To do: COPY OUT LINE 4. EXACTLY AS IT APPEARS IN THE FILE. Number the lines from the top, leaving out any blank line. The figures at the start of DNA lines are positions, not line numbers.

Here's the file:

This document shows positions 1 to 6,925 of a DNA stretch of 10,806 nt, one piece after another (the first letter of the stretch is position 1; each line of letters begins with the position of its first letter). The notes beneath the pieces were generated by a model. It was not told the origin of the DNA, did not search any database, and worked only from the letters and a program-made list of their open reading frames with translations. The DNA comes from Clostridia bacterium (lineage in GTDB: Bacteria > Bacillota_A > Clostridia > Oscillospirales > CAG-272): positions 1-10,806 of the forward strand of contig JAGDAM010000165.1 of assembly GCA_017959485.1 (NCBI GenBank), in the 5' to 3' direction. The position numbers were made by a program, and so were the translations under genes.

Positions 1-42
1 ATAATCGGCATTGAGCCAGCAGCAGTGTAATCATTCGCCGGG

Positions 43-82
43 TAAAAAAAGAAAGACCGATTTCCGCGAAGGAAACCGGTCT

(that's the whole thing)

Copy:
Positions 43-82